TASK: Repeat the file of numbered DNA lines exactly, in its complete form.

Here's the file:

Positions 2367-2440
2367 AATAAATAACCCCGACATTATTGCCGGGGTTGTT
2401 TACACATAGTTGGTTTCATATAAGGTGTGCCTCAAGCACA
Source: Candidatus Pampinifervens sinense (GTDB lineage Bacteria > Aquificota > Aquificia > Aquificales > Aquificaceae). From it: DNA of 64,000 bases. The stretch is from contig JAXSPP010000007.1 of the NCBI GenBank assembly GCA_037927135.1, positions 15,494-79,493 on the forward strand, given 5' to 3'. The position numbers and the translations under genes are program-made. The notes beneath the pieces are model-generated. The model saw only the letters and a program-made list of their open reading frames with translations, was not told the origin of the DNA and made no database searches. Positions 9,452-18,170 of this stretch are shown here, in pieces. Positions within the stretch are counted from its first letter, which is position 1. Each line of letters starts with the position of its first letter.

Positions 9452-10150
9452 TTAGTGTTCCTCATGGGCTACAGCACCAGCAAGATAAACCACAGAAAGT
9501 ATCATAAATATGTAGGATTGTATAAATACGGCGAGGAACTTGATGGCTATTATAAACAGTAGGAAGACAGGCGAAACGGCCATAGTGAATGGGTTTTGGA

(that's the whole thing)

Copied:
Positions 2367-2440
2367 AATAAATAACCCCGACATTATTGCCGGGGTTGTT
2401 TACACATAGTTGGTTTCATATAAGGTGTGCCTCAAGCACA
Source: Candidatus Pampinifervens sinense (GTDB lineage Bacteria > Aquificota > Aquificia > Aquificales > Aquificaceae). From it: DNA of 64,000 bases. The stretch is from contig JAXSPP010000007.1 of the NCBI GenBank assembly GCA_037927135.1, positions 15,494-79,493 on the forward strand, given 5' to 3'. The position numbers and the translations under genes are program-made. The notes beneath the pieces are model-generated. The model saw only the letters and a program-made list of their open reading frames with translations, was not told the origin of the DNA and made no database searches. Positions 9,452-18,170 of this stretch are shown here, in pieces. Positions within the stretch are counted from its first letter, which is position 1. Each line of letters starts with the position of its first letter.

Positions 9452-10150
9452 TTAGTGTTCCTCATGGGCTACAGCACCAGCAAGATAAACCACAGAAAGT
9501 ATCATAAATATGTAGGATTGTATAAATACGGCGAGGAACTTGATGGCTATTATAAACAGTAGGAAGACAGGCGAAACGGCCATAGTGAATGGGTTTTGGA